Desorption Electrospray Ionization-Mass Spectroscopy Imaging

DESI is an ambient ionization technique used for the mass spectrometric imaging of samples (Garza et al., 2018; Lewis et al., n.d.; Takats, Wiseman, Gologan, & Graham Cooks, 2004). There are different types of ion sources available. DESI ionizes compounds with little sample preparation and without a vacuum system, and it involves spraying electrically charged solvent droplets onto a sample surface, accompanied by a high-velocity gas jet. The generally accepted model for DESI analyte ionization involves analyte dissolving in a thin layer of the DESI solvent before being ejected in secondary droplets by impact from the primary spray. The charged secondary droplets evolve into gas-phase ions similar to the theorized electrospray mechanism due to electrostatic and pneumatic forces. The desorbed gas-phase ions are then sucked into a mass spectrometer for detection through a custom-built electrically charged metal inlet. With a soft-ionization mechanism, DESI can be used to see molecular ions of larger biological molecules as well as multiply charged ions sampled directly from intact biological tissue. DESI could ionize both polar and nonpolar molecules such as alkaloids, peptides, and proteins that are present on varied surfaces including metals, polymers, and minerals. It could be applied for both quantification and qualification of molecules (Araujo et al., 2017; Garza et ah, 2018).

DESI relies on a soft ionization technique, which delivers mass spectra with very low fragmentation in either positive or negative ionization mode. The DESI source can be connected to existing mass spectrometers. It is called DESTMSI. DESI-MSI utilizes the original principle of electrospray ionization, but in this case solvent droplets are desorbed directly on the sample surface. It requires basic sample preparation and allows repeated measurements on samples. Then it results in a simplified analytical procedure for a rapid spatial and temporal identification of chemicals in samples all under ambient conditions (Griffiths, Kocurek, & Cooper, 2018). The workflow of DESI is that high-velocity ionized solvent droplets desorb the analytes directly from the sample surface. Solvents are electro-sprayed under high voltage through an emitter capillary producing charged “primary” droplets, and then directed toward the sample. Metabolites located on the sample surface are desorbed into gaseous “secondary” droplets delivering molecular ions entering the MS inlet where m/z values are measured (Mohana Kumara et al., 2016; Towers, Karancsi, Jones, Pringle, 8c Claude, 2018).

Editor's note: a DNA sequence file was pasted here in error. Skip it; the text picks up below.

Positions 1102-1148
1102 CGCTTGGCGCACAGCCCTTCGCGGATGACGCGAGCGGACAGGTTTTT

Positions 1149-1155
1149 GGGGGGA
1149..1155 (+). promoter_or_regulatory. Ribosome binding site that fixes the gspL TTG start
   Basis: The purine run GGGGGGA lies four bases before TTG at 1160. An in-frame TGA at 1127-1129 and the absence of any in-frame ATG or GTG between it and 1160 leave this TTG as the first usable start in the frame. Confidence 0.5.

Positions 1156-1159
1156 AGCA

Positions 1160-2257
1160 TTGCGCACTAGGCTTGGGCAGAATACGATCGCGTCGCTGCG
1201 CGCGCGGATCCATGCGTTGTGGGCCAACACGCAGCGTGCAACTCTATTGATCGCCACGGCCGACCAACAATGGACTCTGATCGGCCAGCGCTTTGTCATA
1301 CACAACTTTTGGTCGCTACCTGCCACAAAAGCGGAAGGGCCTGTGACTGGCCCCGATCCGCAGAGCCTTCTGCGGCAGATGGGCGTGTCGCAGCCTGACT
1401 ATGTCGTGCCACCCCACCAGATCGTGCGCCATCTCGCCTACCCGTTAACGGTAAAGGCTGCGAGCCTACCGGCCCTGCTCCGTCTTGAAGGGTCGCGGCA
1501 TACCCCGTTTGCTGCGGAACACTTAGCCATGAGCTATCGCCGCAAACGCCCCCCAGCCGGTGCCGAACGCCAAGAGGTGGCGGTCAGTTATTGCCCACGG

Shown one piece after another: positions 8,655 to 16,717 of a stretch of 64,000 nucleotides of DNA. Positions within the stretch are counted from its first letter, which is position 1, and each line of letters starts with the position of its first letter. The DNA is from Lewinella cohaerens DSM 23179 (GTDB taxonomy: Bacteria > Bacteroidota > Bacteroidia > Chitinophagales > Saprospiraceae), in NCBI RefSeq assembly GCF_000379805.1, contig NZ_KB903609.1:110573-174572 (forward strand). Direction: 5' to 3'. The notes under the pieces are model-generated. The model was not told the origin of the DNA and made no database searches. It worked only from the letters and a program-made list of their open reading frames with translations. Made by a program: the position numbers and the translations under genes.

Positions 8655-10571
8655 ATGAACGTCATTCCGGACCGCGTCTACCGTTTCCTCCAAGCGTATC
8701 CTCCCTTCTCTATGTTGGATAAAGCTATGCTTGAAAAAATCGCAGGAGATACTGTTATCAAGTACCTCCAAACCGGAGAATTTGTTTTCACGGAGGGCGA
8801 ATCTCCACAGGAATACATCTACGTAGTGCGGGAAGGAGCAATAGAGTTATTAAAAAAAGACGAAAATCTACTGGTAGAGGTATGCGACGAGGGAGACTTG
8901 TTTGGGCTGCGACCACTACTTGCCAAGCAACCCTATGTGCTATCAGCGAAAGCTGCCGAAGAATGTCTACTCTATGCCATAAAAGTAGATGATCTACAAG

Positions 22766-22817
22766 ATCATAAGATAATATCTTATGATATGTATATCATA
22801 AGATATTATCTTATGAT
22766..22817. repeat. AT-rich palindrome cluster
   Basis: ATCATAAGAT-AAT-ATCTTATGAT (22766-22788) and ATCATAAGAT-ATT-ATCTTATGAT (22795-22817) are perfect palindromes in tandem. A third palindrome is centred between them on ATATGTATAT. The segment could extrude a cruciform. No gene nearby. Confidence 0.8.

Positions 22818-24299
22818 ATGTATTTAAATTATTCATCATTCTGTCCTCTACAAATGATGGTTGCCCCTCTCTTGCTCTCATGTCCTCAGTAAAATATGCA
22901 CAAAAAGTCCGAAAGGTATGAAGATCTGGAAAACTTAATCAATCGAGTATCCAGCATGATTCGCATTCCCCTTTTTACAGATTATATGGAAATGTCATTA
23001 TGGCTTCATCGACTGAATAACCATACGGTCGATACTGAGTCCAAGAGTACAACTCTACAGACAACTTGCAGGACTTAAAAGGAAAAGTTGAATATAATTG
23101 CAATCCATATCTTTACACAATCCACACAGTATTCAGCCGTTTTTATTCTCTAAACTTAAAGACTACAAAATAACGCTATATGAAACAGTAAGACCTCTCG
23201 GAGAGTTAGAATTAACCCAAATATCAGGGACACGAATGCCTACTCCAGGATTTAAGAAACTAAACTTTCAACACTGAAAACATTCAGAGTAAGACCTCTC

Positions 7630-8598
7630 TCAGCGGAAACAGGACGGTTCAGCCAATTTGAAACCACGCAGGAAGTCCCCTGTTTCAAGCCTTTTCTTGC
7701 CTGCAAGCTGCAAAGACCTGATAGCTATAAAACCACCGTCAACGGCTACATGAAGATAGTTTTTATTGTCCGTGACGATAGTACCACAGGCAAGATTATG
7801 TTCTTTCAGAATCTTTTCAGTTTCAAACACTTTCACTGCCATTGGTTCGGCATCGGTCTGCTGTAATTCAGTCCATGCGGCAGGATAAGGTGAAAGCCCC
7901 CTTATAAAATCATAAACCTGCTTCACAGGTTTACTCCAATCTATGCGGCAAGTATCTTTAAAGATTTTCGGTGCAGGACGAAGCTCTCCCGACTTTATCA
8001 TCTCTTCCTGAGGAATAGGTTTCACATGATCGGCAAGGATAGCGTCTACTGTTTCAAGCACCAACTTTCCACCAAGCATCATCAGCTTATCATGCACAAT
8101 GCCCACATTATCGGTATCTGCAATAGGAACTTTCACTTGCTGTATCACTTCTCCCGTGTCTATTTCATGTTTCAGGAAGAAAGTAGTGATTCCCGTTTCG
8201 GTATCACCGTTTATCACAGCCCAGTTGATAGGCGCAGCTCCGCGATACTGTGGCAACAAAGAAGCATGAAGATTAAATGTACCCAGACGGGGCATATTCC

According to the polarity, different spray solvents such as MeOH or ACN with the addition of 2-5% ЕГО can be used for imaging, and different solvent compositions have been employed according to the specific needs and application type (Takats et al., 2005). However, in some cases, ionization efficiency and its selectivity should be increased by using specific ionization-aiding treatments. A reactive reagent should also be added to the spray solvent to selectively improve the ionization efficiency of analytes (Dong et al., 2016). In addition to solvents, salt adducts to solvents have shown to have a high degree of tolerance for formation and ionization suppression (Takats et al., 2005, 2004). The correct adjustment of different parameters is going to affect the analysis and the final imaging resolution.

The most critical parameters are the electrospray solvent flow rate and voltage, and the distance of sample surface to the DESI spray nozzle tip and to the MS-inlet, as well as their respective incident and collection degree angles (a and (3) (Takats et al., 2005,2004).

Sample preparation for DESTMSI may change depending on sample types. Sample preparation from plant tissues is more challenging than those for mammalian tissues (Dong et al., 2016). There is no need for preparation of samples with smooth and regular surfaces, while cryosections can be prepared in non-flat surfaces as freezing. In plants the sample preparation step is different according to sample type. Since flowers and leaves are soft, irregular, and have a very absorbent surface, signal during imaging is low and instable (Schwartz, Reyzer, 8c Caprioli, 2003). The thickness of sample is also important for the imaging process. For mammalian tissues, section thickness between 5 and 20 pm is recommended for the analysis of low molecular weight molecules, and <5pm thickness for high molecular weight proteins (m/z > 9000) (Dong et al., 2016).